"White supremacists," President Biden announced, "are the greatest domestic terror threat in the US. It's complex, it's wide-ranging and it's real."
Journalist Kyle Daly, in an article called, "How to deprogram America's extremists", describes a measure "that could make a difference: Keeping extremists out of the institutions where they could do the greatest damage - like the military, police departments and legislatures... The U.S. needs a Marshall Plan against domestic extremism."
At The New York Times, the journalist Kevin Roose, in "How the Biden Administration Can Help Solve Our Reality Crisis", offered what looks like the creation of the "Ministry of Truth" in George Orwell's Nineteen Eighty-Four:
"Several experts I spoke with recommended that the Biden administration put together a cross-agency task force to tackle disinformation and domestic extremism, which would be led by something like a 'reality czar.'"
Expressing doubts about the November 3 election is now a liability. Substantiated reports show that it was far from perfect. The American economist and former Director of Trade and Manufacturing Policy, Peter Navarro, in his private capacity, drew up three meticulous analyses: "The Immaculate Deception," "The Art of the Steal" and "The Navarro Report". They have been zealously disparaged as "nonsensical," "riddled with dubious claims," and "largely debunked allegations" -- many think unjustly (for instance here, here and here).
In another article, "The Secret History of the Shadow Campaign That Saved the 2020 Election," in Time Magazine, Molly Ball, the publication's national political correspondent, shows in detail that a "well-funded cabal of powerful people, ranging across industries and ideologies, working together behind the scenes to influence perceptions, change rules and laws, steer media coverage and control the flow of information", and that the action of this cabal "touched every aspect of the election," including election laws, and engaged in a unified legal front to change voting systems and laws ".
Ball, also the author of an extremely laudatory biography of Nancy Pelosi -- whom she describes as an "icon of the Resistance" to Trump -- claimed that the purpose of the cabal was not was not to rig the election, but to "fortify" it.
Organizations that ravaged major American cities during the summer, she adds, were used by the cabal: "the left actually did control the activities of groups such as Antifa, Black Lives Matter." In another article, she wrote that what was done was to "save democracy", and manages to conclude that using undemocratic means to distort a democratic election somehow "saves" democracy.
A worrying drift seems to be dragging the United States away from the institutions of the American Republic and far from what can be expected of a democracy worthy of the name. Some authors describe what is happening as a slide towards authoritarianism. They note that many Americans and corporations, while behaving in an increasingly authoritarian manner, accuse their opponents of being authoritarian -- in other words, blaming their opponents for what they themselves are doing.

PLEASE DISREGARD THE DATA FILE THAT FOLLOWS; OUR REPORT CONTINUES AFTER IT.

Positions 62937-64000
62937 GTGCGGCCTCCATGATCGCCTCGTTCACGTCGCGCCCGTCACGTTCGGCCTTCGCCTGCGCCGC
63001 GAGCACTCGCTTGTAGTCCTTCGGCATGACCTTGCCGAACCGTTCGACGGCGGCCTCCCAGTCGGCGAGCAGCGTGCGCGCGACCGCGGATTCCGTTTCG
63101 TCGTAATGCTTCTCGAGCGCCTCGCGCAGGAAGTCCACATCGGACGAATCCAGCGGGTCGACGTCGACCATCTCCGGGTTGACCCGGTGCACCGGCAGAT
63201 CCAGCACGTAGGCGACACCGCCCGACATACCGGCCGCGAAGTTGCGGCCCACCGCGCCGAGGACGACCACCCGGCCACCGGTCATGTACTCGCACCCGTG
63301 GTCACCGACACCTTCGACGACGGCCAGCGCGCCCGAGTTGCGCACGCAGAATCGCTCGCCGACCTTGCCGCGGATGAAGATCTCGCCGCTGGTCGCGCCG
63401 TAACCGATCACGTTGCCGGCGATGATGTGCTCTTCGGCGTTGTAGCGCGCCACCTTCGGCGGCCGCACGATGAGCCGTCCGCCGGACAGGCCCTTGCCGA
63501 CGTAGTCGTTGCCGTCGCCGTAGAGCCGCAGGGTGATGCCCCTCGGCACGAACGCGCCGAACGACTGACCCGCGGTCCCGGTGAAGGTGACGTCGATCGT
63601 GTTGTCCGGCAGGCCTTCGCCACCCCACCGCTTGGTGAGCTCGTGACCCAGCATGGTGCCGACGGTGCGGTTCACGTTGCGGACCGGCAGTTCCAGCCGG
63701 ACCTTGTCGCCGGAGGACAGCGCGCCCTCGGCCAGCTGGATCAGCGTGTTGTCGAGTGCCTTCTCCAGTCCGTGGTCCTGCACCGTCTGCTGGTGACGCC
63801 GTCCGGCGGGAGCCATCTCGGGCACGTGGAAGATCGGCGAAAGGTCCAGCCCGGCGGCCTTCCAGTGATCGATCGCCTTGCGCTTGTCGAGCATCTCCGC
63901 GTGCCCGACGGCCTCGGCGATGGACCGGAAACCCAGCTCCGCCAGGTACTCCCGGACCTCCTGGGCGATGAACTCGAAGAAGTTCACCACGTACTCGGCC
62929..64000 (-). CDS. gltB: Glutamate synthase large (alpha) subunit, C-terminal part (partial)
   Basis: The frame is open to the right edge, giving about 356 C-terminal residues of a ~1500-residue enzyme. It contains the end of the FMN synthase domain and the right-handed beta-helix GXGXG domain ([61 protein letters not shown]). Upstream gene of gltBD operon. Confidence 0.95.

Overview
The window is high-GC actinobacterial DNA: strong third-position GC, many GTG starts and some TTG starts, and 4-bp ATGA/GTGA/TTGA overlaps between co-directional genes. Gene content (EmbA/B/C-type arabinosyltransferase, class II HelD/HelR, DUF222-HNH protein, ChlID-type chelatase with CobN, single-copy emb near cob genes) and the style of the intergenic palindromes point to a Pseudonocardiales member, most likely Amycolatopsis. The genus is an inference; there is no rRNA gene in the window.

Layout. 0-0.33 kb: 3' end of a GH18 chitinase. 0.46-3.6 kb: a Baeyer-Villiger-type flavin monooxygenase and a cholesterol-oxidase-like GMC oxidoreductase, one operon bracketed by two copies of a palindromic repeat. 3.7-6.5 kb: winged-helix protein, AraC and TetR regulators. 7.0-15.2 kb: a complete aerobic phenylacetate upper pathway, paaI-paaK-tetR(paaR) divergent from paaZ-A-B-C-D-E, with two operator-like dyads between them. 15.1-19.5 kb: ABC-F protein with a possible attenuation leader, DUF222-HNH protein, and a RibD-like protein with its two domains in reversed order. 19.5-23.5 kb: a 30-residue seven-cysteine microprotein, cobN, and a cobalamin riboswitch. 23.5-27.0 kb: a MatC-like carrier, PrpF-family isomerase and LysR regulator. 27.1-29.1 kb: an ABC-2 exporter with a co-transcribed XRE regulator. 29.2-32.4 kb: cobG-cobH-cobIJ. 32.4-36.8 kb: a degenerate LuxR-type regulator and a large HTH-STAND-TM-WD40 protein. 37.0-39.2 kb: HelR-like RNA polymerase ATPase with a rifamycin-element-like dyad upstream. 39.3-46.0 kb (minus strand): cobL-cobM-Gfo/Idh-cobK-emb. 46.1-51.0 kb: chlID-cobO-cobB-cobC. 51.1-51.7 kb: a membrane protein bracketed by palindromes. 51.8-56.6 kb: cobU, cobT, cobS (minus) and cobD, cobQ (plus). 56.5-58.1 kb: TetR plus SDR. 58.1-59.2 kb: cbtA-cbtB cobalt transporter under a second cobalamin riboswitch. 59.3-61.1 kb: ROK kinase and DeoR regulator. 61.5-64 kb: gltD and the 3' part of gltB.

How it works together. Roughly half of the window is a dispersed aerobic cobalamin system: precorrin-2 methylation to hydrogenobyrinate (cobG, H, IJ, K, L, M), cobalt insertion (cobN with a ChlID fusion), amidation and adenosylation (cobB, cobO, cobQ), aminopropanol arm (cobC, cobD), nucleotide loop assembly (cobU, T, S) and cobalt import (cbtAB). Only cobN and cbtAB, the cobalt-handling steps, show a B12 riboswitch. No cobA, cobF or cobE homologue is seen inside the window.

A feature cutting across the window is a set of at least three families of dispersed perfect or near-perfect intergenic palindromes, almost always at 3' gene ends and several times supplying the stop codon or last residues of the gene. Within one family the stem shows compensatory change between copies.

The legitimacy of Trump as a president was being thwarted and denied, for example by "Crossfire Hurricane" and serial FISA abuse [Foreign Intelligence Surveillance Act] even before he was elected. Nineteen minutes after his inauguration, the Washington Post released the headline, "The campaign to Impeach President Trump has begun".
For more than three years Trump was accused, without any evidence apart from a fake "dossier", of being a Russian agent. The accusations eventually proved baseless, but not before $32 million of taxpayers' money were spent in what the prosecutors knew from the start was a fraud. They also tried to frame, incriminate and send innocent people to prison. The exercise was, at bottom, nothing more than an attempted coup d'état.
Later, Trump was accused of "endangering the security of the country" on the basis of an innocuous telephone conversation with Ukrainian President Volodymyr Zelensky. For the accusation to appear plausible, one of his accusers had to reinvent the conversation. The first attempted impeachment that followed has been rightly described as a "travesty of justice" and "the equivalent of the Stalin's show trials". Throughout his entire term, Trump was faced with threats, abuse of power and unremitting attacks. Even though Trump is no longer president, the war against him continues.
Much of the mainstream media have ceased being news organizations and have become anti-Trump activists. For publishing all that fake news, The New York Times and the Washington Post were even awarded Pulitzer Prizes.